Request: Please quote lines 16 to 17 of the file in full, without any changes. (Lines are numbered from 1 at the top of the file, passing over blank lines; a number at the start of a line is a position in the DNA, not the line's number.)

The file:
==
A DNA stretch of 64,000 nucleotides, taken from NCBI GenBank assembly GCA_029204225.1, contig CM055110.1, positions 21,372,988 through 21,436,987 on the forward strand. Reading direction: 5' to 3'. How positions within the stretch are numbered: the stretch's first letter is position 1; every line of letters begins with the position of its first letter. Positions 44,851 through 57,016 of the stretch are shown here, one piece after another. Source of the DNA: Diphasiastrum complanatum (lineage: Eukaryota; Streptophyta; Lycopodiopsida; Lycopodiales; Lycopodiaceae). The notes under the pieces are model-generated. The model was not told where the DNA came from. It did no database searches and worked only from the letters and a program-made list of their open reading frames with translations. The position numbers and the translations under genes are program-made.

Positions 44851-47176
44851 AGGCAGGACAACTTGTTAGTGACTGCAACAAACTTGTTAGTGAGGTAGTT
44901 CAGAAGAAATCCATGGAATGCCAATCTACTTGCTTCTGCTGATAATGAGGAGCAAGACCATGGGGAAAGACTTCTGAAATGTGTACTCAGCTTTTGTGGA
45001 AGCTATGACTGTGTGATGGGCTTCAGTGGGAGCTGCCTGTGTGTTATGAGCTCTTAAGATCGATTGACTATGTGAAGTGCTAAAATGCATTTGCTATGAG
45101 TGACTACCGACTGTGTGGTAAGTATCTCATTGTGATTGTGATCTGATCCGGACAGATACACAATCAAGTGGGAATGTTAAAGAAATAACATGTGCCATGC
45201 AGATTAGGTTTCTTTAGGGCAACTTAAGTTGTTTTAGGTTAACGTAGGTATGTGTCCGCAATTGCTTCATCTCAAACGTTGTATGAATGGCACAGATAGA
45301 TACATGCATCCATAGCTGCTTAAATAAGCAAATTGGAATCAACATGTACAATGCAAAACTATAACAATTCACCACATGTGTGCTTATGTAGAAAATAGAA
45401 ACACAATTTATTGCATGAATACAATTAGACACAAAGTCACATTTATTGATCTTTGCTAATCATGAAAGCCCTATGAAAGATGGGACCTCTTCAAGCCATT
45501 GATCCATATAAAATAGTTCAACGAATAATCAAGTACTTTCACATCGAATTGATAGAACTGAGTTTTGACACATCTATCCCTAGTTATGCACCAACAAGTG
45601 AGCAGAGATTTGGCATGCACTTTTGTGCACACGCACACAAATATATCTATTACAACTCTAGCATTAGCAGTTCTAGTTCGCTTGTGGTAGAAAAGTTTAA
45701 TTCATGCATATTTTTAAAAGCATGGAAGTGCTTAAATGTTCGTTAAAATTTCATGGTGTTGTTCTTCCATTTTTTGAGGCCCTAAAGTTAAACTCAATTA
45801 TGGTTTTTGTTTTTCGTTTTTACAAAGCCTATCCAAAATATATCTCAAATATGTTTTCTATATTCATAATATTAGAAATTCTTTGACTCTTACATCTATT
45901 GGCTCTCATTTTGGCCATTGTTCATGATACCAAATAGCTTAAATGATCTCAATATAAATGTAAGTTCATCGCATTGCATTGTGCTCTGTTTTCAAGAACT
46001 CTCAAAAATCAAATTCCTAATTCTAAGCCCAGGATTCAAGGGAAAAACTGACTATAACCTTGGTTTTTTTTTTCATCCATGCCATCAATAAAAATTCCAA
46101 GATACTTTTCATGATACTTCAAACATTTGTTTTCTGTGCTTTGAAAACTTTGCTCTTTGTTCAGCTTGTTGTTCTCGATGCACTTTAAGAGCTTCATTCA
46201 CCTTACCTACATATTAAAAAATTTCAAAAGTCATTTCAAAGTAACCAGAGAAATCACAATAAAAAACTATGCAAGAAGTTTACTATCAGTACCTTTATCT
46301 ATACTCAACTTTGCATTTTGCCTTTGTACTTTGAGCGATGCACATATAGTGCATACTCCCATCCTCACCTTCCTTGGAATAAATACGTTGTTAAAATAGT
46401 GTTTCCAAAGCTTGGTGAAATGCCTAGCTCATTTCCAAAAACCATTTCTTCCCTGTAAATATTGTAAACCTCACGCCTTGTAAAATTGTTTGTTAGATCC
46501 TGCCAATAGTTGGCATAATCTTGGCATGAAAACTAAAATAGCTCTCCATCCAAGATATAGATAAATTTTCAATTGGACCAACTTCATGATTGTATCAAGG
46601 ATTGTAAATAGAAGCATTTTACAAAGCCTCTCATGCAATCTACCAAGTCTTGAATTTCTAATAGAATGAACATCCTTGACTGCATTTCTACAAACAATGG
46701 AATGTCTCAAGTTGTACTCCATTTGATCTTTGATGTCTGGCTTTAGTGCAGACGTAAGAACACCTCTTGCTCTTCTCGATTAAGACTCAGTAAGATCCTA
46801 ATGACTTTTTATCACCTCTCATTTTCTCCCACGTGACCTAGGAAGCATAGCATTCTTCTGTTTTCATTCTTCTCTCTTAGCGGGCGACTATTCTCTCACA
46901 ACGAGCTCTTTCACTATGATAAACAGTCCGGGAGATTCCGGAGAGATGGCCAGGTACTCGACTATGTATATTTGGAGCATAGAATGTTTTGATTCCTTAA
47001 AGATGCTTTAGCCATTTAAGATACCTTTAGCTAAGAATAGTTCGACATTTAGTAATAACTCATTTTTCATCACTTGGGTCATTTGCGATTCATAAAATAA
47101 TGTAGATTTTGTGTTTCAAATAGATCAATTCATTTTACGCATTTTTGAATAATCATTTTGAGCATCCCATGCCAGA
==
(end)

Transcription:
46101 GATACTTTTCATGATACTTCAAACATTTGTTTTCTGTGCTTTGAAAACTTTGCTCTTTGTTCAGCTTGTTGTTCTCGATGCACTTTAAGAGCTTCATTCA
46201 CCTTACCTACATATTAAAAAATTTCAAAAGTCATTTCAAAGTAACCAGAGAAATCACAATAAAAAACTATGCAAGAAGTTTACTATCAGTACCTTTATCT